Last week we noted the potential for the Venice Project to boost network traffic with copious amounts of bandwidth usage - if the service catches on. But now we won't have to wait to see the network impact of full-length movies from a popular provider. Netflix has announced that it will immediately begin offering streaming video of full-length features to its 6.3 million subscribers, who represent about 12 percent of the DVD rental market, according to the NY Times.
The service offers streaming video from a limited catalog, and will be rolled out over a six-month period. Netflix subscribers will get between six and 48 hours of free watching every month, depending upon their service tier. Hacking Netflix has a demonstration of how the service will work. If even a modest number of Netflix subscribers try the service, it will amount to some serious bandwidth usage. The move by Netflix reflects a pre-emptive strike to retain customers who may be curious about the new wave of video startups, as noted by Mike Arrington at TechCrunch:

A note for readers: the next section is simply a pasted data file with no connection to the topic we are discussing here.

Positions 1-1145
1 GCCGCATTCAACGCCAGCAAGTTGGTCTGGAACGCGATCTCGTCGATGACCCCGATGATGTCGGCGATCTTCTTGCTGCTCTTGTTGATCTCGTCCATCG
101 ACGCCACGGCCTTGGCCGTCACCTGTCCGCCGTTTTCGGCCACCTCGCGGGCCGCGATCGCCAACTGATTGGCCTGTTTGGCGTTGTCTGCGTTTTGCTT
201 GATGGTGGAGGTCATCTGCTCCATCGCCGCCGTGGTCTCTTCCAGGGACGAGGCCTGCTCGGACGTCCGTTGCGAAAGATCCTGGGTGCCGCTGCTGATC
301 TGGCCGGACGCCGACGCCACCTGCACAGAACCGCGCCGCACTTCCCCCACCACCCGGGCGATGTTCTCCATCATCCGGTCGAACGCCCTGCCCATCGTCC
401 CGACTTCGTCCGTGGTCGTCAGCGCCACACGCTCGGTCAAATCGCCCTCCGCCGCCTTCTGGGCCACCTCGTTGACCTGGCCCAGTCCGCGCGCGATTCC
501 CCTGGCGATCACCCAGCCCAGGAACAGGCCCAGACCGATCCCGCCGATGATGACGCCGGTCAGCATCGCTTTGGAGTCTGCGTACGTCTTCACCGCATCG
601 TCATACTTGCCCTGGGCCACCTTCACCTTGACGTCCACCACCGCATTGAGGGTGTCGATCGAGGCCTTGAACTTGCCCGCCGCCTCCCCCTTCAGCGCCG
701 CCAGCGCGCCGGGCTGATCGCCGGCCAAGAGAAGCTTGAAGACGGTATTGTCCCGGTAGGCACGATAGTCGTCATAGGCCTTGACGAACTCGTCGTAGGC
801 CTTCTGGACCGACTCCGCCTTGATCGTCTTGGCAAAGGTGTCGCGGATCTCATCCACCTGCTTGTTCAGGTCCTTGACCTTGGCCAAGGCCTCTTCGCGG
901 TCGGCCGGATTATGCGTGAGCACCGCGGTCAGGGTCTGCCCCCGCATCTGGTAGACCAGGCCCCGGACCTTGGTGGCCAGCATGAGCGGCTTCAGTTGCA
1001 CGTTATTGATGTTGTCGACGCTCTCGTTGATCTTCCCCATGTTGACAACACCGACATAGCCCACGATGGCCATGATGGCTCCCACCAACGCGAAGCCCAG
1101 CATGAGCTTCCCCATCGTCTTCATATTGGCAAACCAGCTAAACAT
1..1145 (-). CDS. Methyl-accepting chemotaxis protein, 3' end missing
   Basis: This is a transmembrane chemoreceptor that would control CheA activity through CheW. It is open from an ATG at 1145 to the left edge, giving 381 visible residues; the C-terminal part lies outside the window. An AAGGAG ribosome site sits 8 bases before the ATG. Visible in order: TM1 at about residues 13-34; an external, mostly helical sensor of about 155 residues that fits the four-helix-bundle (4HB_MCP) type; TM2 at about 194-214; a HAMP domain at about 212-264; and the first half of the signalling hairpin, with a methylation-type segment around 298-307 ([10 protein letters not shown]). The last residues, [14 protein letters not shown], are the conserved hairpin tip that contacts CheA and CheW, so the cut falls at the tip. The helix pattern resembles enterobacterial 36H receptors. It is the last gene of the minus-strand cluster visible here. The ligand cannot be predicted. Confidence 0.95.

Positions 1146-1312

This will be significant competiton for the absolute avalanche of IPTV companies that have been announced lately. Expect YouTube, Joost and iTunes, Zudeo, CinemaNow, MovieLink and others, to all be competing for the same eyeballs with very different products.
On the infrastructure side, Netflix is currently using Limelight Networks for content distribution (cdn.netflix.com resolves to Limelight). Limelight is privately held and has emerged as an alternative to market leader Akamai Technologies, winning substantial business from Web 2.0 companies.